For complexity and confusion it would be hard to beat the map of Burgundy; some vineyards are impossibly tiny, most have several owners tending a few rows each. Being able to identify origin, then the individual producer from that same origin takes years of experience and a bottomless bank balance. It is thanks to dedicated tasting by Cistercian monks who tended the vines centuries ago, and when those bottomless bank balances weren’t necessary, that the Burgundian map is so well defined.
We in South Africa have many years to go before we get anywhere near such detailed vineyard demarcations. It’s a task further complicated by winemakers’ musical chairs (do viticulturists, if the producer has a person dedicated to this important role, show similar itinerant tendencies?); it takes many years to understand the minutiae of detail of a vineyard, its reaction to the soil in which it’s grown and the space around and above it.
That acknowledged, certain sites were identified as producing wines of distinctive character way before the 2003 Single Vineyard legislation; it was no surprise that producers crafting wines from these adopted this new, smallest WO once it was written into the laws.
The regulations they had to comply with in order for their wine to carry the Single Vineyard WO read: ‘The term “single vineyard wine” may only be used in respect of wine produced from grapes derived from a production unit which is registered with the production of single vineyard wine in mind. Such a production unit must consist of a single variety and the area may not exceed 6 hectares.’ Not particularly onerous demands.
I asked two winemakers whose single vineyard wines I’d tasted for Platter about the background to these vineyards, why they’d decided to go this route and their thoughts on the legislation. Chris Boustred is winemaker on his family’s farm, Remhoogte, while Alex Starey is in charge of the cellar at Keermont .
Remhoogte Honeybunch Chenin Blanc vineyard was planted in 1987, so will celebrate its 30th year in 2017; it was registered as a Single Vineyard in 2007. Boustred reveals it’s a two hectare block on the same soil type and aspect with a 20 metre gain in altitude over the block but with a constant gradient.
The first bottling of Honeybunch was 2010, after Boustred had identified a particular texture to the wine, ‘Unlike anything I have tasted on other chenins.’ One unusual feature, maybe unique in South Africa, of this particular wine is that the grapes are harvested from the morning side only; fruit from the other side is channeled into the farm’s excellent-value Chenin Blanc. Honeybunch vinification includes a natural ferment in French oak, around 20% new, followed by nearly a year on the lees.
The Keermont single vineyards of Steepside and Topside, both planted to syrah, are much younger; Steepside was planted on the Helderberg in 2005, Topside, a year later, on Stellenbosch Mountain slopes. The former is a 1.3ha separate section of a 5ha block, with ‘fairly uniform soil, mostly north-facing aspect and 300m altitude,’ Starey outlines. ‘Soil on Topside’s 1.74ha varies from partially to well broken-down sandstone; the aspect is mostly west and altitude rises between 350 to 400m.’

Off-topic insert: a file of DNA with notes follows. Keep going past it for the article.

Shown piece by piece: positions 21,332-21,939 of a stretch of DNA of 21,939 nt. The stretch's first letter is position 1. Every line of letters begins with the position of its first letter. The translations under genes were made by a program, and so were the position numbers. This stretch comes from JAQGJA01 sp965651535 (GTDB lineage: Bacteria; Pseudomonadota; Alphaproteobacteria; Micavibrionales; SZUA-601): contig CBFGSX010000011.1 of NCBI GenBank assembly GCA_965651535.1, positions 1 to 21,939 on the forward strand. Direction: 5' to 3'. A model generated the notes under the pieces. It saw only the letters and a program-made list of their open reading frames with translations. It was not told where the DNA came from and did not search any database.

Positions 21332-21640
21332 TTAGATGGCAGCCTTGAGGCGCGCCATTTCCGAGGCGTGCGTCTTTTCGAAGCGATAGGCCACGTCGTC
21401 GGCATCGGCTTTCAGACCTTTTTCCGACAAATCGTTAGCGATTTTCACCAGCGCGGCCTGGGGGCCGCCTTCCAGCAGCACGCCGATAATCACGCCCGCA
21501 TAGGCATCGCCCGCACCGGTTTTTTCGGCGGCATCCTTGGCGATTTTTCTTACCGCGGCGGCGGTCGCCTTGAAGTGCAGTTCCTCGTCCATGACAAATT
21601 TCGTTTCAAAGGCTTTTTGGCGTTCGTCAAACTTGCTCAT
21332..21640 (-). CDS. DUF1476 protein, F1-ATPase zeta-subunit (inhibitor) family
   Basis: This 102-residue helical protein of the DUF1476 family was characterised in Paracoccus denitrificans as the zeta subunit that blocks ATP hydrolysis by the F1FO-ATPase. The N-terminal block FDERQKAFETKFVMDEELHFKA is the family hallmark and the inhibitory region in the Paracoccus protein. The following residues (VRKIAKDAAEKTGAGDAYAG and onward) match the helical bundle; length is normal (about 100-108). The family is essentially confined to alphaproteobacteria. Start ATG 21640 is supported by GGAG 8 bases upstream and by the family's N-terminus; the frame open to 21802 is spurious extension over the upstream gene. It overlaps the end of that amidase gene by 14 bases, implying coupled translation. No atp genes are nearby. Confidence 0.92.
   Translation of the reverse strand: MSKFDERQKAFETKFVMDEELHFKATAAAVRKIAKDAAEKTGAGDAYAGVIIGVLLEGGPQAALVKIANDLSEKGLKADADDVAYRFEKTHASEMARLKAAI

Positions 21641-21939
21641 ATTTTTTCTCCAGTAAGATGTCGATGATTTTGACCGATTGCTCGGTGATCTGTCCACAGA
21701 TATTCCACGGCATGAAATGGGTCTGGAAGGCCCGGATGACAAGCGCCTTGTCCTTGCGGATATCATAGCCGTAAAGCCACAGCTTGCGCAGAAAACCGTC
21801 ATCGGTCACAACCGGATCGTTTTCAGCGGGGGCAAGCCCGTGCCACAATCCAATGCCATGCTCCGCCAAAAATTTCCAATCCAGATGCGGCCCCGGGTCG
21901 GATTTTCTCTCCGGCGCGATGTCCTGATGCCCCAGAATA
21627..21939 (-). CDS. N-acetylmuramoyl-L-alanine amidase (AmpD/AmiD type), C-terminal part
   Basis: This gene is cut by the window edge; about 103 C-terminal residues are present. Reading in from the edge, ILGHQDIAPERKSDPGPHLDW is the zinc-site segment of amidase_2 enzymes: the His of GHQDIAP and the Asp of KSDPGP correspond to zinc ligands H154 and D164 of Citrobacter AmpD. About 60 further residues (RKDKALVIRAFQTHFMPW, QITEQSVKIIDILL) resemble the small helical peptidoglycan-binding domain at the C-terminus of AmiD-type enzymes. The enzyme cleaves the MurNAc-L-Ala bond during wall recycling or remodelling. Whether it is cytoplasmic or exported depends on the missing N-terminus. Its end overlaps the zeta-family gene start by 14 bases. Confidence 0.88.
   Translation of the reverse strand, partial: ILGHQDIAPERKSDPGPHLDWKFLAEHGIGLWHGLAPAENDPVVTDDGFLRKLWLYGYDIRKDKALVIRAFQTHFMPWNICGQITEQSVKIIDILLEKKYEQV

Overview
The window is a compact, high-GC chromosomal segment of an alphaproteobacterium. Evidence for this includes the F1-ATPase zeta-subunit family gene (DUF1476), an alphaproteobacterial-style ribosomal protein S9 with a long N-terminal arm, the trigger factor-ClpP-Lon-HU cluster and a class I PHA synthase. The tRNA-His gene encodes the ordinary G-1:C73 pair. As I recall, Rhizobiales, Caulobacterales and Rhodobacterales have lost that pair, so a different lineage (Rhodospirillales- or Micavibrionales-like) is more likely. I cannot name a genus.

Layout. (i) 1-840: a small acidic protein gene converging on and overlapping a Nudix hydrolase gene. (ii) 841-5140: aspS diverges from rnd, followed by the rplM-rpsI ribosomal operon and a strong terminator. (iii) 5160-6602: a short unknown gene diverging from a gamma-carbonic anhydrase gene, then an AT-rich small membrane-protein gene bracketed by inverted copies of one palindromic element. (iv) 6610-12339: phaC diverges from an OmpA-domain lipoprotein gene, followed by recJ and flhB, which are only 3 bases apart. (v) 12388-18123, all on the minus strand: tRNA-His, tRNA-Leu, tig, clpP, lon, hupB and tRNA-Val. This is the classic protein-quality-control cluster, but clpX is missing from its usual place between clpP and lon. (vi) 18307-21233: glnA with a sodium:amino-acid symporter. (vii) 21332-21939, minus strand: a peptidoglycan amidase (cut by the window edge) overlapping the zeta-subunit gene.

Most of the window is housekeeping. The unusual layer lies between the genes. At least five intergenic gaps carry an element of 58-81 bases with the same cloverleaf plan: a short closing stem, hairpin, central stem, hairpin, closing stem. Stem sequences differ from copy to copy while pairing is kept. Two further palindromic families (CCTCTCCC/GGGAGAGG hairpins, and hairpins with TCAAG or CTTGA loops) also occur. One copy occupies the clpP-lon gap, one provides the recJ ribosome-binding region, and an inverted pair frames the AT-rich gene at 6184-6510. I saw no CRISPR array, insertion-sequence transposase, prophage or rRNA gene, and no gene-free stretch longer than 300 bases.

Both wines were introduced under the Single Vineyard label with 2012: ‘The block produced its best wine thus far, so we decided to bottle a couple of our favourite barrels separately,’ Starey explains. Prior to 2012, the grapes went into Keermont Syrah, still the destination for the majority of the fruit. Somewhat predictably, Starey believes the wines’ distinction derives from the terroir.
Well, that will have to be proved down the line, via a vertical, as it will with Remhoogte’s Honeybunch. There is no doubt the Keermont pair are individuals.
I also asked Boustred and Starey for their thoughts on criteria for single vineyard status and whether a six hectare maximum is too big. Neither think so, but Boustred qualifies this with ‘Provided aspect, slope gradient and soil type are the same.’ He does think conditions for registration should include being ‘awarded by a board and motivated by winemaker or viticulturist.’ Starey’s thoughts focus on; ‘One undisturbed block of uniform age and which is handled by the same vineyard manager.’
So, is the Single Vineyard WO something that will advance the quality image of South African wine, or just another marketing play; yet another piece of information that will confuse the consumer?
For Boustred; ‘Single vineyards may add value by saving older vineyards that may be lost in blends.’ White Starey considers; ‘Good single vineyard wines serve as benchmarks for something that works well somewhere.’ Both believe these single vineyard wines are likely to appeal to the involved consumer, who loves wine.
For the past 43 years, South Africa has led the non-traditional, ‘New World’ in demarcating origin; I read these days about New Zealand just starting to get to grips with such mapping. What a waste it would be to use the Single Vineyard WO as a marketing tool only. As I wrote in Part 1, ‘What is the point of registering a single vineyard if the wine has no distinguishing characteristics, if it’s just a name on a label?’
I think it’s incumbent on the producer to have at least a few years’ experience of how a vineyard performs before venturing into Single Vineyard WO status, especially when soils, aspect and altitude vary, and I am with Gordy Newton Johnson in believing that the demarcation committee should have added a few more strictures to the legislation. I’d like to think this would be reviewed when the Wine of Origin regulations are again discussed.